Quotes Tags: When · I · arrived · in · England · I · thought · I · knew · English · · After · I · d · been · here an · hour · I · realized · that · I · did · not · understand · · one · word · · In · the · first · week · · I picked · up · a · · tolerable · working · · knowledge · of · the · language · and · the · next · seven years · convinced · · me · gradually · · but · · thoroughly · · that · I · would · · never · · know · it really · · well · · · let · alone · · perfectly · · This · · is · sad · · My · only · consolation · being that · nobody · speaks · English · perfectly · · · · · · · · Remember · that · those · · five · · hundred · words · an · average · Englishman · uses · are far · from · being · the · whole · vocabulary · of · · the · language · · You · may · · learn · another five · · hundred · and · · another · five · thousand · and · yet · · another · fifty · thousand · and still · · you · may · come · across · a · further · fifty · · thousand · you · have · never · heard · of before · · and · nobody · else · either · · If · you · live · here · long · · enough · · you · will · find out · · to · · your · · greatest · · amazement · that · the · · adjective · nice · · is · not · the · only adjective · · the · language · possesses · · in · spite · · of · · the · · fact · that · in · the · first three · · years · you · · do · not · need · to · learn · or · · use · any · other · adjectives · · You · can say · that · the · weather · is · nice · · a · restaurant · is · nice · · Mr · Soandso · · is · nice · · Mrs · Soandso · s · clothes · are · nice · · you · had · · a · nice · time · · · and · all · this · will · be · very nice · · Then · · you · · have · · to · decide · on · · your · accent · · You · will · have · your · foreign accent · all · right · · but · many · people · like · to · mix · it · with · something · else · · I · knew a · · Polish · · Jew · who · · had · · a · · strong · · Yiddish · Irish · · accent · · · People · found · · it fascinating · · though · · slightly · · exaggerated · · · The · · easiest · · way · · to · give · · the · impression · of · having · a · good · accent · or · no · foreign · accent · at · all · is · to · hold · an · unlit · pipe · in · · your · mouth · · to · mutter · between · your · teeth · and · · finish · all · your sentences · with · the · · question · · · isn · t · it · · · People · will · · not · · understand · much · but · they · · are · · accustomed · to · · that · · and · · they · · will · · get · · a · · most · · excellent impression · · · · · · · · · I · · have · known · quite · a · number · of · foreigners · who · tried · hard · to · acquire · an Oxford · accent · · The · advantage · of · this · is · that · you · · give · · the · · idea · · of · · being permanently · · in · · the · · company · of · · Oxford · · dons · · and · · lecturers · · on · · medieval numismatics · · · the · · disadvantage · is · that · the · · permanent · · singing · · is · rather · a strain · on · your · throat · and · that · · it · · is · a · type · · of · affection · · that · · even · many English · people · find · it · hard · to · keep · up · incessantly · · You · may · · fall · out · of · it · speak · naturally · · · and · then · · where · are · you · · The · Mayfair · · accent · can · be · highly recommended · · too · · The · advantages · of · Mayfair · English · · are · that · it · · unites · the affected · · air · of · · the · · Oxford · · accent · · with · · the · · uncultured · · flavour · · of · · a half · educated · professional · hotel · dancer · · · · · · · · The · most · successful · attempts · · however · · to · put · on · · a · highly · cultured · air have · been · made · · on · the · polysyllabic · lines · · · Many · foreigners · · who · have · learnt Latin · and · Greek · in · · school · discover · with · amazement · and · satisfaction · that · the English · language · has · absorbed · · a · · huge · amount · · of · · ancient · · Latin · and · · Greek expressions · · and · they · realize · that · · · · · · a · · it · is · · much · easier · to · learn · these · expressions · than · the · much · · simpler English · words · · · · · · · b · · that · these · words · as · a · rule · · are · interminably · long · and · make · a · simply superb · · impression · · when · · talking · to · · the · greengrocer · · the · · porter · · and · · the insurance · agent · · · Imagine · · for · · instance · · that · the · · porter · of · · the · · block · of flats · where · you · live · remarks · sharply · that · you · · must · not · put · your · dustbin · out in · front · of · your · door · before · 7 · 30 · a · m · · Should · you · answer · · Please · don · t · bully me · · · a · loud · · and · tiresome · argument · may · follow · · and · certainly · the · porter · will be · · proved · right · · because · you · · are · sure · · to · find · · a · dause · · in · your · · contract · small · print · · of · last · page · · · that · · the · · porter · is · always · · right · and · you · · owe absolute · · allegiance · and · unconditional · obedience · to · him · · · Should · you · answer · however · · · with · these · words · · · 1 · repudiate · your · · petulant · expostulations · · · the argument · · will · · be · closed · at · once · · the · porter · will · be · proud · of · having · such · a highly · cultured · man · in · the · block · · · and · from · that · day · onwards · you · may · · if · you please · · · get · up · at · four · o · clock · in · the · morning · · and · hang · your · dustbin · out · of the · · window · · · But · even · in · Curzon · Street · · society · · if · you · say · · · for · instance · that · · you · are · · a · tough · · guy · they · · will · consider · you · a · vulgar · · irritating · and objectionable · · person · · · · Should · · you · · declare · · · however · · · that · · you · · are · · an inquisitorial · and · peremptory · homo · sapiens · · they · will · · have · · no · idea · what · you mean · · · but · · they · · will · · feel · · in · · their · · bones · · that · · you · · must · be · something wonderful · · When · you · · know · · all · · the · · long · · words · · it · · is · · advisable · to · start learning · some · of · the · short · ones · · too · · You · should · be · careful · when · using · these endless · words · · An · acquaintance · of · mine · once · was · fortunate · enough · to · discover the · most · impressive · · word · notalgia · · for · · back · ache · · Mistakenly · · however · · · he declared · in · a · large · company · · · · I · have · such · a · nostalgia · · · · Oh · · you · want · to · go home · to · Nizhne · Novgorod · · · asked · his · most · sympathetic · hostess · · · Not · · at · all · · he · · answered · · · I · just · · cannot · sit · down · · · · · Finally · · · there · are · two · important points · to · remember · · · · · · · · · 1 · · Do · not · forget · · that · · it · · is · much · easier · to · write · in · · English · than · to speak · English · · because · you · can · write · without · a · foreign · accent · · · · · · · 2 · · In · a · bus · · and · in · other · · public · places · it · · is · more · advisable · to · speak softly · in · good · German · than · to · shout · in · abominable · English · · · · · · · Anyway · · this · whole · language · business · is · not · at · all · easy · · After · spending eight · years · · in · this · country · · the · other · day · I · was · told · by · a · very · kind · · lady · · But · why · do · you · · complain · · You · really · speak · a · most · · excellent · accent · without the · slightest · English · · · · The · Language · by · George · Mikes · ·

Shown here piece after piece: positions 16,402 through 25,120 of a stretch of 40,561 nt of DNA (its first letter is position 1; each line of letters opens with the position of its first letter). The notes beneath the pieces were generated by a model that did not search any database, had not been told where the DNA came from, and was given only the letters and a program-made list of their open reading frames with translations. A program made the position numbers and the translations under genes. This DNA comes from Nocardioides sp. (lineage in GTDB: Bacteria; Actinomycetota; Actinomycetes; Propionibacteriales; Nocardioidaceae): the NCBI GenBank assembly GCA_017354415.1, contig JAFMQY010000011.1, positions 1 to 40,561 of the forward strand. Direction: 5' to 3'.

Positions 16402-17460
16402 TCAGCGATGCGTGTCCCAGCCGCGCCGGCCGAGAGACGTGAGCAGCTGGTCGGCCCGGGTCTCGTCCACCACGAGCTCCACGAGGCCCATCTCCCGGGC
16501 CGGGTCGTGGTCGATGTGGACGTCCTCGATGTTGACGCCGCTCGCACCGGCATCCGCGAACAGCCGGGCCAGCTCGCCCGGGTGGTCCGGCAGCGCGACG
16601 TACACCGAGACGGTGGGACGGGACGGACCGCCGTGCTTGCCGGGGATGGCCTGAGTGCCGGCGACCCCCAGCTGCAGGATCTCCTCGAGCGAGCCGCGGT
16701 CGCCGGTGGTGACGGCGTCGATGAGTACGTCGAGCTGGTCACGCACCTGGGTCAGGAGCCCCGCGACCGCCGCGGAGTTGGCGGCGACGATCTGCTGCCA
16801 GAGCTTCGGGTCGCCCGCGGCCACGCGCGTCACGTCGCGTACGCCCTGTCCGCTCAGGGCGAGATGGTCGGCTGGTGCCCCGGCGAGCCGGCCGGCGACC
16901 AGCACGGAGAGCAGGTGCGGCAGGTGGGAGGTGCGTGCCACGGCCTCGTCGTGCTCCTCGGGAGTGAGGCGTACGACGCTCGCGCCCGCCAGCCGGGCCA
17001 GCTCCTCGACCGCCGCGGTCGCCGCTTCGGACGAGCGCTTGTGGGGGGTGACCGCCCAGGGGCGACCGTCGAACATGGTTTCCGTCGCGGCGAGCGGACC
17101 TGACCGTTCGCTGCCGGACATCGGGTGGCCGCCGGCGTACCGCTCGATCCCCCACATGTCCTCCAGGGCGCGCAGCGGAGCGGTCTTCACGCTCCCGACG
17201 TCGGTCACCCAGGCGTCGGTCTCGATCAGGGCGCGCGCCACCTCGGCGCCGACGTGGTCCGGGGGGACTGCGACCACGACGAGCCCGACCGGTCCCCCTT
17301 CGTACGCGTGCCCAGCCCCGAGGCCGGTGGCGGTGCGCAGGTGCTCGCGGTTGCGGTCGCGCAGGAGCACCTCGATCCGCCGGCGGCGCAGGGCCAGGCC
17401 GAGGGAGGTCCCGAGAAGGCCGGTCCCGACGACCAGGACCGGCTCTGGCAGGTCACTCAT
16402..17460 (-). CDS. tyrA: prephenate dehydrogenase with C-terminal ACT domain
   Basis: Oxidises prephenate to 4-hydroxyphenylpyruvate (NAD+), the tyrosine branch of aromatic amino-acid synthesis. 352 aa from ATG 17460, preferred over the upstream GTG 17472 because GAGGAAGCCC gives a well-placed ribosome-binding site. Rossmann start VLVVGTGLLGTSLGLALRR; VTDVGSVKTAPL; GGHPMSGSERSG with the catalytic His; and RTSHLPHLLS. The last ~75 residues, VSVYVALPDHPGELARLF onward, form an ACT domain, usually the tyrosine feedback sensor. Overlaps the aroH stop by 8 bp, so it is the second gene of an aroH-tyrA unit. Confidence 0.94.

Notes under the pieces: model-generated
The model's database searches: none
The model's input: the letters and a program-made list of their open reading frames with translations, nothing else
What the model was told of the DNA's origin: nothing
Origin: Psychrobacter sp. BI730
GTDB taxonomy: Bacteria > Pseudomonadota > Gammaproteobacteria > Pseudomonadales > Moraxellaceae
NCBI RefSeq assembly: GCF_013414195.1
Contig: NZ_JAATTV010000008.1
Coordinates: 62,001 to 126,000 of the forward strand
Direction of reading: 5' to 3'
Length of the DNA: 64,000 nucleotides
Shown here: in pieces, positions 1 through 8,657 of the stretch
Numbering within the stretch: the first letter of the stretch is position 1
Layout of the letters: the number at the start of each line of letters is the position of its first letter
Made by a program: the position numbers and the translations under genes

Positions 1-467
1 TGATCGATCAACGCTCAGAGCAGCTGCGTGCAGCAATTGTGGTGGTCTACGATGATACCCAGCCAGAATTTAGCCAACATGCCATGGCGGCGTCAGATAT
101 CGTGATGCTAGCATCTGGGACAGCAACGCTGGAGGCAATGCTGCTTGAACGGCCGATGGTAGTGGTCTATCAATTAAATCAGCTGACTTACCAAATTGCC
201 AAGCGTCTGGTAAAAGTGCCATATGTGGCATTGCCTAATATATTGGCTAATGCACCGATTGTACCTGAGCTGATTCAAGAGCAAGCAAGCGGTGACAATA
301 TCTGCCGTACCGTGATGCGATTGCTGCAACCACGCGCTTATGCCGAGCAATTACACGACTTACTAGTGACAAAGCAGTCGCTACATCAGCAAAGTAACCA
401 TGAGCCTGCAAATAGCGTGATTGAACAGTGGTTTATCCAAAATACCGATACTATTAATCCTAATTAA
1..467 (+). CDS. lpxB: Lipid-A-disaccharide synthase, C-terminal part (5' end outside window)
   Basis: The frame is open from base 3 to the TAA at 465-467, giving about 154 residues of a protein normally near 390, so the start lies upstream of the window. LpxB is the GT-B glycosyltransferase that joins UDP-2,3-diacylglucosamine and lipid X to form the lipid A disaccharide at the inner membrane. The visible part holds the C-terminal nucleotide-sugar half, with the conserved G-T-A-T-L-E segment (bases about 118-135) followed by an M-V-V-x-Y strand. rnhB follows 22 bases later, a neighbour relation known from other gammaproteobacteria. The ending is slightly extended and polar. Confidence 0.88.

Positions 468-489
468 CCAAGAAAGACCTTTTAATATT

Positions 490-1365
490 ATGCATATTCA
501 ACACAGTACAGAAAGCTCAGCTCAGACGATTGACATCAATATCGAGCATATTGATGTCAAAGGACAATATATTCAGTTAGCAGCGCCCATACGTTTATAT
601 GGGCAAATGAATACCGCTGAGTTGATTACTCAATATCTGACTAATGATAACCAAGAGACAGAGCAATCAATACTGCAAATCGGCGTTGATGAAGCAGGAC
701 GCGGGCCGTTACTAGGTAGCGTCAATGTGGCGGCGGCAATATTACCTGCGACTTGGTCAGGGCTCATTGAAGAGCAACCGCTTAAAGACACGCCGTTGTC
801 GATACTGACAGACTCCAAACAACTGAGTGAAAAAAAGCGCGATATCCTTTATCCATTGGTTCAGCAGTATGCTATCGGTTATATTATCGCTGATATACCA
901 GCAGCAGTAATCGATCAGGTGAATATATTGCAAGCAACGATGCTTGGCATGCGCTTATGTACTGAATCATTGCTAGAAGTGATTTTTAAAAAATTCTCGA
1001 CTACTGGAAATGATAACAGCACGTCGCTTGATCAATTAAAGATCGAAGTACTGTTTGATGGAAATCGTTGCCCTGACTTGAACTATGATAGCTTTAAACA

Bereshit · Shemot · Vayikra · Bamidbar · Devarim · Pirkei Avot · Mishlei · Kohelet · Song of Solomon · Adam · Noah · Moses · Yehoshua · Abraham · Isaac · Jacob · Rabbi · Sophocles · Seneca · Samuel · David · Solomon · Steve Jobs · Muhammad · Sergey Brin · Larry Page · William Shakespeare · Tim Berners-Lee · Linda Green · George R.R. Martin · Nikola Tesla · Paula Hawkins · Fearne Cotton · Oscar Wild · Agatha Christie · Barbara Cartland · Danielle Steel · Harold Robbins · Georges Simenon · Sidney Sheldon · Enid Blyton · Dr. Seuss · Gilbert Patten · J. K. Rowling · Jack London · Donald Trump · Melania Trump · Jared Kushner · Ivanka Trump · Woody Allen · Peta Murgatroyd · Kyrie Irving · Alicia Keys · Justin Timberlake · Rihanna · George Clooney · Jenny Slate · Roger Federer · Selena Gomez · Giancarlo Stanton · Lea Michele · Brad Pitt · Scarlett Johansson · Rael · Winston Churchill · Abraham Lincoln · Marilyn Monroe · Martin Luther King · Walt Disney · Ludwig Beethoven · Stephen King · Henry Ford · John Lennon · Ernest Hemingway · Bill Gates · Richard Branson · Jesus · Aristotle · Socrates · Plato · Mark Zuckerberg · Albert Einstein · Pele · Justin Bieber · Taylor Swift · Elohim · James Madison · Yeshua · Bill Clinton · Hillary Clinton · Eyal Ofer · Morris Kahn · Rudyard Kipling · Arnold Schwarzenegger · Freeman · Mark Twain · Robert Holden · Susan Wojcicki · Benjamin Franklin · Anthony Joshua · Marcus Lehmann · Charles Darwin · Elvis Presley · Christopher Columbus · Queen Victoria · Queen Elizabeth · Leonardo da Vinci · Pablo Picasso · Thomas Edison · Vincent Van Gogh · Michael Jordon · Sigmund Freud · David Beckham · Prince Charles · Billie Jean King · Anne Frank · Marie Antoinette · Cristiano Ronaldo · Lech Walesa · Shakira · Roman Abramovich · Tom Cruise · George Clooney · Paul Krugman · Kylie Minogue · Jimmy Wales · Brad Pitt · Confucius · Prince William · Kate Middleton · Michael Bloomberg · Vladimir Putin · Dmitry Medvedev · Lenin · Bashar Assad · Warren Buffett · Xi Jinping · Jojo Moyes · Bruce Lee · Honore de Balzac · Antoine de Saint-Exupery · Amy Grant · Elie Wiesel · Elana Yael Heideman · Li Ching Yuen · Sholom Aleichem · Yitzhak Yosef · London Grammar · Benjamin Netanyahu · Shimon Peres · Jeff Bezos ·